The House Gun by Nadine Gordimer

By Williams, Megan | Herizons, Spring 2001 | Go to article overview

The House Gun by Nadine Gordimer


Williams, Megan, Herizons


THE HOUSE GUN BY NADINE GORDIMER

Nadine Gordimer's latest novel, The House Gun, tells the story of Claudia and Harald, two middle-aged white, liberal South Africans and their struggle to come to grips with the murder their 27-year-old son has committed. Gordimer uses the courtroom drama that ensues as a way of bringing to light the disquieting truths and contradictions of race and gender relations in the country. The couple, for instance, discovers that their son Duncan, who shot dead his roommate with the ubiquitous "house gun" after finding him in bed with his female lover, lives in a reality completely foreign to them: the house Duncan shares with his friends includes blacks and whites, straights and gays. Indeed, Duncan himself, they learn, is bi-sexual. The suave defence lawyer, moreover, who takes on their sons case is black and a former anti-Apartheid activist. This both comforts them (surely, they reassure themselves, this will help in a post-Apartheid court) and leaves them feeling like antiquated remnants of a world of all-white privilege no longer extant.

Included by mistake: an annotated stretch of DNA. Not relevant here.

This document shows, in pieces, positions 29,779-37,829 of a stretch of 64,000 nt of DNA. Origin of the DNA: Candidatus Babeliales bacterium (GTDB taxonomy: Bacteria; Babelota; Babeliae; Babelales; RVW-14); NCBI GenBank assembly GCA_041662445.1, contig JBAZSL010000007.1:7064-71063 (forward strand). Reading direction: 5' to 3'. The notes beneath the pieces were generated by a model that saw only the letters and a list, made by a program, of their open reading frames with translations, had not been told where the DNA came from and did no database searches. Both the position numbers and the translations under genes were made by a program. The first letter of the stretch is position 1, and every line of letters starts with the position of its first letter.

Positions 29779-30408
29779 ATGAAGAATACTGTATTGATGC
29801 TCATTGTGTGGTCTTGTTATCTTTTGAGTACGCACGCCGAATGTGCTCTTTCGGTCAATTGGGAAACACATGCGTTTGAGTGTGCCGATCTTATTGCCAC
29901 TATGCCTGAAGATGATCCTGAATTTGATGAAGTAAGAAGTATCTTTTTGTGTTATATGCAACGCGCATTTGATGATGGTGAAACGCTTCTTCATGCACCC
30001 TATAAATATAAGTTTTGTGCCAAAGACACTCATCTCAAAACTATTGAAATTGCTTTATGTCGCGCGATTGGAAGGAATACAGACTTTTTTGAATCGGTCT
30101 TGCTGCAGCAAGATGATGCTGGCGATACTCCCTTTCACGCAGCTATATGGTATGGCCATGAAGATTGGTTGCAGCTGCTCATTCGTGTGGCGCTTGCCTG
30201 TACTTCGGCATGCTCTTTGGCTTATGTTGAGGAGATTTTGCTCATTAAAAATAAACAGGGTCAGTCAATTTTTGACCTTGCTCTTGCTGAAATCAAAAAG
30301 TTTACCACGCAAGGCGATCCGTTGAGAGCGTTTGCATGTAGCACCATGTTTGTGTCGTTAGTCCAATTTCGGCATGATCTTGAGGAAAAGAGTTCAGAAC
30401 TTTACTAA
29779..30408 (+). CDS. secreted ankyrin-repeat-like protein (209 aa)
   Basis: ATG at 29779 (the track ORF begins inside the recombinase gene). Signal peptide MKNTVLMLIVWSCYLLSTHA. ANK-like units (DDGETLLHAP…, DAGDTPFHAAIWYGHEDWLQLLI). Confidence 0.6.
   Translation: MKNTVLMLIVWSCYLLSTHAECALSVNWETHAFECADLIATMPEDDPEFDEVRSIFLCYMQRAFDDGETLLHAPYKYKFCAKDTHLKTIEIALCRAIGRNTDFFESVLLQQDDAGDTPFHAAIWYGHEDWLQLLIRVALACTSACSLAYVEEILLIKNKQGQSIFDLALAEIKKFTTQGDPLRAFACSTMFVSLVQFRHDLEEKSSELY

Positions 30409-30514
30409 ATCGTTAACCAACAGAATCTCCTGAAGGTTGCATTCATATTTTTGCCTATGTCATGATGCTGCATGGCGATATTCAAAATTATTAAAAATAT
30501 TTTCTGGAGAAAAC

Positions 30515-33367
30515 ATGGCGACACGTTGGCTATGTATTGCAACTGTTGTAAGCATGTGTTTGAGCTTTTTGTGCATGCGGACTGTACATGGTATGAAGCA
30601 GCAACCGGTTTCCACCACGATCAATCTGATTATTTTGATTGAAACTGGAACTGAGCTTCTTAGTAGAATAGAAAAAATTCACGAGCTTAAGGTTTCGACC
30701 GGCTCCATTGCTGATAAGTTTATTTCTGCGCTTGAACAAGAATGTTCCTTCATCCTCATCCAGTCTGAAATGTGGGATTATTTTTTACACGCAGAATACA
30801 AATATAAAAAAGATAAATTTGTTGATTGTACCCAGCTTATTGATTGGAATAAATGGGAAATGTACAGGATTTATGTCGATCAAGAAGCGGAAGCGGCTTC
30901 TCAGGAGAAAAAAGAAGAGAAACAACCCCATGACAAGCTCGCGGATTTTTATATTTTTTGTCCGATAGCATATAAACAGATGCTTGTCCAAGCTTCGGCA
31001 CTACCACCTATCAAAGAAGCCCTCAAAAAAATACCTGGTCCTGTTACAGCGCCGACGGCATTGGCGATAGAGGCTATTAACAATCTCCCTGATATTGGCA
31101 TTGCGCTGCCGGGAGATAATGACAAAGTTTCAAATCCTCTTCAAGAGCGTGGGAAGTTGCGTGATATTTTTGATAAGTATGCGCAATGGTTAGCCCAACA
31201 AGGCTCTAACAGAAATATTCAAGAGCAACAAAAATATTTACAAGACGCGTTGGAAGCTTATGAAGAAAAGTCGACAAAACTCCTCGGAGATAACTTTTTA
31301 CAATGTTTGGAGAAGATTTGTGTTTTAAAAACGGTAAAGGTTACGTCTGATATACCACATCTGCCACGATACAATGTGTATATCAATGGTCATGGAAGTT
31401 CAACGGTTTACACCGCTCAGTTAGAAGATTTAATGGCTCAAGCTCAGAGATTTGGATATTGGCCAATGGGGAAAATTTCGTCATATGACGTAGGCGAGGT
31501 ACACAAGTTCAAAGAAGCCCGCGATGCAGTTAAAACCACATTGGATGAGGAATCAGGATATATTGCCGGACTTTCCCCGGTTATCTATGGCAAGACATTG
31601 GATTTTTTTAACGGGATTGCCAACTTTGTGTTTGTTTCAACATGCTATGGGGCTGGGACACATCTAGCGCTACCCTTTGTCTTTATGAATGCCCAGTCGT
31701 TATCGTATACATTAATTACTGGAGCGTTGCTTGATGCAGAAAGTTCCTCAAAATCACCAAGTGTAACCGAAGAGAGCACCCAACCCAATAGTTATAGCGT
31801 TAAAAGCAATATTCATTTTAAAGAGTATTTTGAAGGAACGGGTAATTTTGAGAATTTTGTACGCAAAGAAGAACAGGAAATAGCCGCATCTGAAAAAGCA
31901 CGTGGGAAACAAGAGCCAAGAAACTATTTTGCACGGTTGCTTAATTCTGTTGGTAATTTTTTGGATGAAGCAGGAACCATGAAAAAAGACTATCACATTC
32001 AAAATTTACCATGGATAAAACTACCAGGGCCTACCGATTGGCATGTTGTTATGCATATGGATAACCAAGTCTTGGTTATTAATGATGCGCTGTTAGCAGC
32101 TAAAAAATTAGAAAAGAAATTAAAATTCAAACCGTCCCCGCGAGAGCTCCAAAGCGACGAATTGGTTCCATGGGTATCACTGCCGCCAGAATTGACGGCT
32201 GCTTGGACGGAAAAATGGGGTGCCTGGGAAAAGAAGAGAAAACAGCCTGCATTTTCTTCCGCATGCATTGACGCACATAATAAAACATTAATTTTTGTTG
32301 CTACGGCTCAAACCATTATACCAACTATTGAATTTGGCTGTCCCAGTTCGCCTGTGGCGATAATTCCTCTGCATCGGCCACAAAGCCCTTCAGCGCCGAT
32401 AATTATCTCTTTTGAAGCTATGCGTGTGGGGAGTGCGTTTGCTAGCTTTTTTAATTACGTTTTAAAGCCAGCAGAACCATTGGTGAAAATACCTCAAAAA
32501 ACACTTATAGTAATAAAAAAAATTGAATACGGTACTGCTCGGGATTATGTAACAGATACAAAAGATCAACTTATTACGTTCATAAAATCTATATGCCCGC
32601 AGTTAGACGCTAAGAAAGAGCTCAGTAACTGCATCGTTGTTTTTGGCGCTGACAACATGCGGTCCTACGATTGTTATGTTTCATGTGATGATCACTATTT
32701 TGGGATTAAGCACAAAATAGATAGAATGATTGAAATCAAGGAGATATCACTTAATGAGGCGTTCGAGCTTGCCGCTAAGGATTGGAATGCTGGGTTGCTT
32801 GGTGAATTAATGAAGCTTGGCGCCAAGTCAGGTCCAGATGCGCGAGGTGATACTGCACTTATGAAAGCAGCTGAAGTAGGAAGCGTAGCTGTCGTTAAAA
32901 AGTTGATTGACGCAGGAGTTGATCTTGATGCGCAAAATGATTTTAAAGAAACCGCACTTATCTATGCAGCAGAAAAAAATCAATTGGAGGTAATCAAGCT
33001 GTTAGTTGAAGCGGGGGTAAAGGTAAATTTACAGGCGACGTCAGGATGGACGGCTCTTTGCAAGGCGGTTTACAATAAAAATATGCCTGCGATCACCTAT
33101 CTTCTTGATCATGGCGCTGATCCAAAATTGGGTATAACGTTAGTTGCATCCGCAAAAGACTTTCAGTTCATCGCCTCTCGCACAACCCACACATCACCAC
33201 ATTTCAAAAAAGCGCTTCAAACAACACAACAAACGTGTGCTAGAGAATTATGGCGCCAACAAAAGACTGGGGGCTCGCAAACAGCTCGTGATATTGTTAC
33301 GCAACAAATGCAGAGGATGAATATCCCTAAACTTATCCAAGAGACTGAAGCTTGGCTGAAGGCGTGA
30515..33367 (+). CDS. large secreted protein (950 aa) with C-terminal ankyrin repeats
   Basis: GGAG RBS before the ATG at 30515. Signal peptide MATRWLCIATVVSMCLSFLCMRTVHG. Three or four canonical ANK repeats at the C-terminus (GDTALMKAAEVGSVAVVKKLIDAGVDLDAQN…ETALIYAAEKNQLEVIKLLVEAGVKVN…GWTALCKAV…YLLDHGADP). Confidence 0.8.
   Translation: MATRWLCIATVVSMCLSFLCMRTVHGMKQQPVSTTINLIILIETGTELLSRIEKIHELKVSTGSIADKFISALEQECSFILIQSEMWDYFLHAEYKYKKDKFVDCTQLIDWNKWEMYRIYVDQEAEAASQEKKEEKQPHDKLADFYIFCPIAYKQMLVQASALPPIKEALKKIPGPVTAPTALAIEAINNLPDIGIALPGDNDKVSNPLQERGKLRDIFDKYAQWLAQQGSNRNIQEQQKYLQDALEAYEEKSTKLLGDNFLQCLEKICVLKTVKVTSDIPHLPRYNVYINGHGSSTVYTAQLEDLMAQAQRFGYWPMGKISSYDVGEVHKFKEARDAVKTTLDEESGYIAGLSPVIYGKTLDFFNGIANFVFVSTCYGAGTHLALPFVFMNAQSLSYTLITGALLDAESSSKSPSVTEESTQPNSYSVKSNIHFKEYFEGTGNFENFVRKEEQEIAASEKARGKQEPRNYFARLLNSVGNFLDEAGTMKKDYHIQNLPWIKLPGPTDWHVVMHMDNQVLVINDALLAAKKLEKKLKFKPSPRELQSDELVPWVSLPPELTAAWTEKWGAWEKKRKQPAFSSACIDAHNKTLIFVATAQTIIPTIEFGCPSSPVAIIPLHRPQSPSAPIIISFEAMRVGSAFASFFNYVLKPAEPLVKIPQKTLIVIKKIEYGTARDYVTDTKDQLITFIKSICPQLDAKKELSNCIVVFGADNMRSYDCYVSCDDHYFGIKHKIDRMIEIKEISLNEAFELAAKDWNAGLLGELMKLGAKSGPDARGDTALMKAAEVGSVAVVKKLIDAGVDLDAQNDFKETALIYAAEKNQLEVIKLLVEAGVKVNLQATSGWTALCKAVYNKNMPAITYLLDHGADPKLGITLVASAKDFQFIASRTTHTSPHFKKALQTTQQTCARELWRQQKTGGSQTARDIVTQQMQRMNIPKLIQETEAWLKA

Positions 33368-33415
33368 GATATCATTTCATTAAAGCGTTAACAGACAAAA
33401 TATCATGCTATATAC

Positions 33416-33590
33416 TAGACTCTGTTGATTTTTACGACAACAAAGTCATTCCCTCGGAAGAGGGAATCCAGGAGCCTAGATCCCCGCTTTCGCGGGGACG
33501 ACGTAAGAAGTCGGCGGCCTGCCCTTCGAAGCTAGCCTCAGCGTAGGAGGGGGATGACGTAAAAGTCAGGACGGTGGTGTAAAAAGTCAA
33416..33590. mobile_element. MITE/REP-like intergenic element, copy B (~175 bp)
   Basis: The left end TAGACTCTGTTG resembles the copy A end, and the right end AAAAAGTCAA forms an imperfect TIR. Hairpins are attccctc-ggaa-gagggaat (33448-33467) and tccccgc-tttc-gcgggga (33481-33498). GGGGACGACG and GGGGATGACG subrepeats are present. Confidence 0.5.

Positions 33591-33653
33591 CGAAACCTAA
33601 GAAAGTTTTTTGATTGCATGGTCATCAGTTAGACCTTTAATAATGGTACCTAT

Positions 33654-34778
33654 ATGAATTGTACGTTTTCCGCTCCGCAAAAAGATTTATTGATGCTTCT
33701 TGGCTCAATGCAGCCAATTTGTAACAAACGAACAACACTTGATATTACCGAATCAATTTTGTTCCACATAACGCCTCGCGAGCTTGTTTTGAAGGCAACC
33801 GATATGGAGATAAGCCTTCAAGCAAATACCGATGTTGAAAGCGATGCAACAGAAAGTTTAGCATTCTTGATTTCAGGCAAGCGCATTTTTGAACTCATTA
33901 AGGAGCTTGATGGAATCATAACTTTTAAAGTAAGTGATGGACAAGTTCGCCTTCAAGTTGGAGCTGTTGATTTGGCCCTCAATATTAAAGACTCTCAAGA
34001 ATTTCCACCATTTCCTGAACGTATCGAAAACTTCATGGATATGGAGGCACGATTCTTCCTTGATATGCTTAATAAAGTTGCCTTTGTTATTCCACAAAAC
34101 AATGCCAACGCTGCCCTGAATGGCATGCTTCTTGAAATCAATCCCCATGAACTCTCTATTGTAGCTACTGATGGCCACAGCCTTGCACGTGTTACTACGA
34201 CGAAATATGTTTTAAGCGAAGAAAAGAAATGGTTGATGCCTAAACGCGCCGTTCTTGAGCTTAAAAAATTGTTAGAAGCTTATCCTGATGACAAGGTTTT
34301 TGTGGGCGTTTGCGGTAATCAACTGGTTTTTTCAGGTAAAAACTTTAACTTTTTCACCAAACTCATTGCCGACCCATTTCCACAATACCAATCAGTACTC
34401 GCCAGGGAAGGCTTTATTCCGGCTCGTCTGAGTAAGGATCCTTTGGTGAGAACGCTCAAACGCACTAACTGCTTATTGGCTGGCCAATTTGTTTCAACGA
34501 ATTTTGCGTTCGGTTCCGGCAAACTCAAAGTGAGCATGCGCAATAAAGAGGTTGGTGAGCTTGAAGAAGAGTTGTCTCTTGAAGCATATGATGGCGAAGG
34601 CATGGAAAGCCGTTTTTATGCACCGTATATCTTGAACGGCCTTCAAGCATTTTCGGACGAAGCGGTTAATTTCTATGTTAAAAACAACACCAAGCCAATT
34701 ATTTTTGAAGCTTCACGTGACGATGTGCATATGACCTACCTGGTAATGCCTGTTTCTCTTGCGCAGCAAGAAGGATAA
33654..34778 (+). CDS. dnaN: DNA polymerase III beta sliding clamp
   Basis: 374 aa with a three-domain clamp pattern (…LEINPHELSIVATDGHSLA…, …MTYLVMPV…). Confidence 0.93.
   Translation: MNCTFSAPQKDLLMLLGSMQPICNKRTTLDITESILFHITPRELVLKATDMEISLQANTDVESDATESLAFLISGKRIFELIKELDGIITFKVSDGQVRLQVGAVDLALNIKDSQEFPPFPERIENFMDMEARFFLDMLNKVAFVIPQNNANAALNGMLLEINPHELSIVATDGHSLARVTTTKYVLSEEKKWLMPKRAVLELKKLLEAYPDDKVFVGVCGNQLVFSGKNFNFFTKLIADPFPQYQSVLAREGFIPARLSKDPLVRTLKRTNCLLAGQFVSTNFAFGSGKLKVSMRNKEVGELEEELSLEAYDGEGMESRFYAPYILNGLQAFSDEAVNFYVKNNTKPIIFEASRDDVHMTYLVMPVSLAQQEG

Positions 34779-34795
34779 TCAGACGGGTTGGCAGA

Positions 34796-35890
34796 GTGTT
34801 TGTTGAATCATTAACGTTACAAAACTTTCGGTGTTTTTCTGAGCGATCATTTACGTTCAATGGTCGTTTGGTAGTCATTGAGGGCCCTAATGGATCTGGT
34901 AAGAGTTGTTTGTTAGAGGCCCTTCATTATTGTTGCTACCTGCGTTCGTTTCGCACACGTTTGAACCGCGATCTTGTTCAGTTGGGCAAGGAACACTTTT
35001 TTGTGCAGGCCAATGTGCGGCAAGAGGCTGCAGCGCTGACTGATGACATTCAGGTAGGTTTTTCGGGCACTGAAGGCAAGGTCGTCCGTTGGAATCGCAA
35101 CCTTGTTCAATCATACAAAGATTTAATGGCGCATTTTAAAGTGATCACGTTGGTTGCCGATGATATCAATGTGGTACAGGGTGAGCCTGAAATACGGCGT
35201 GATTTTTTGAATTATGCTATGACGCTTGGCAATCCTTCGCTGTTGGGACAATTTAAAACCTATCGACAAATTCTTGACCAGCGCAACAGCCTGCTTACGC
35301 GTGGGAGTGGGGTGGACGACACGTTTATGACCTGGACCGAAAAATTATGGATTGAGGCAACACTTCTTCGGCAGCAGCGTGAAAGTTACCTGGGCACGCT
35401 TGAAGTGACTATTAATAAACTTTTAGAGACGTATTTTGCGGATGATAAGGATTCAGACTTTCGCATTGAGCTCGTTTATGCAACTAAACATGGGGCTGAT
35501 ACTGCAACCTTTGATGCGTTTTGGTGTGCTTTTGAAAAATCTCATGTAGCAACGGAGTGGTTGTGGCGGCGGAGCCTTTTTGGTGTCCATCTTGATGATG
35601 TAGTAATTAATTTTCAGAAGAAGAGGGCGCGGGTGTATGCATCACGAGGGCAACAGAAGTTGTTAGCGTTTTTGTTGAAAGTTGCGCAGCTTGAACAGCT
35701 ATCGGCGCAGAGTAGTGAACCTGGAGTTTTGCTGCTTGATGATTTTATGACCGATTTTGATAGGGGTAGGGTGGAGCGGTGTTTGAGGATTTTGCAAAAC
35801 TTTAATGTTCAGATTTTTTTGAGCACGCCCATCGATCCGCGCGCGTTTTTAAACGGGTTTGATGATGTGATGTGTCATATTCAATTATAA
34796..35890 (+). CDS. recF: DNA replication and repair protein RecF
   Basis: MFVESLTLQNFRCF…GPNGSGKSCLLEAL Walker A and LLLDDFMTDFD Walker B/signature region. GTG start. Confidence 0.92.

Gordimer exhaustingly depicts the uncomfortable process Harald and Claudia undergo as they follow the court case of their son. Nonetheless, in reading The House Gun, I couldn't help but feel that Gordimer, as a writer, has somehow not come to terms with this very different South Africa herself. …

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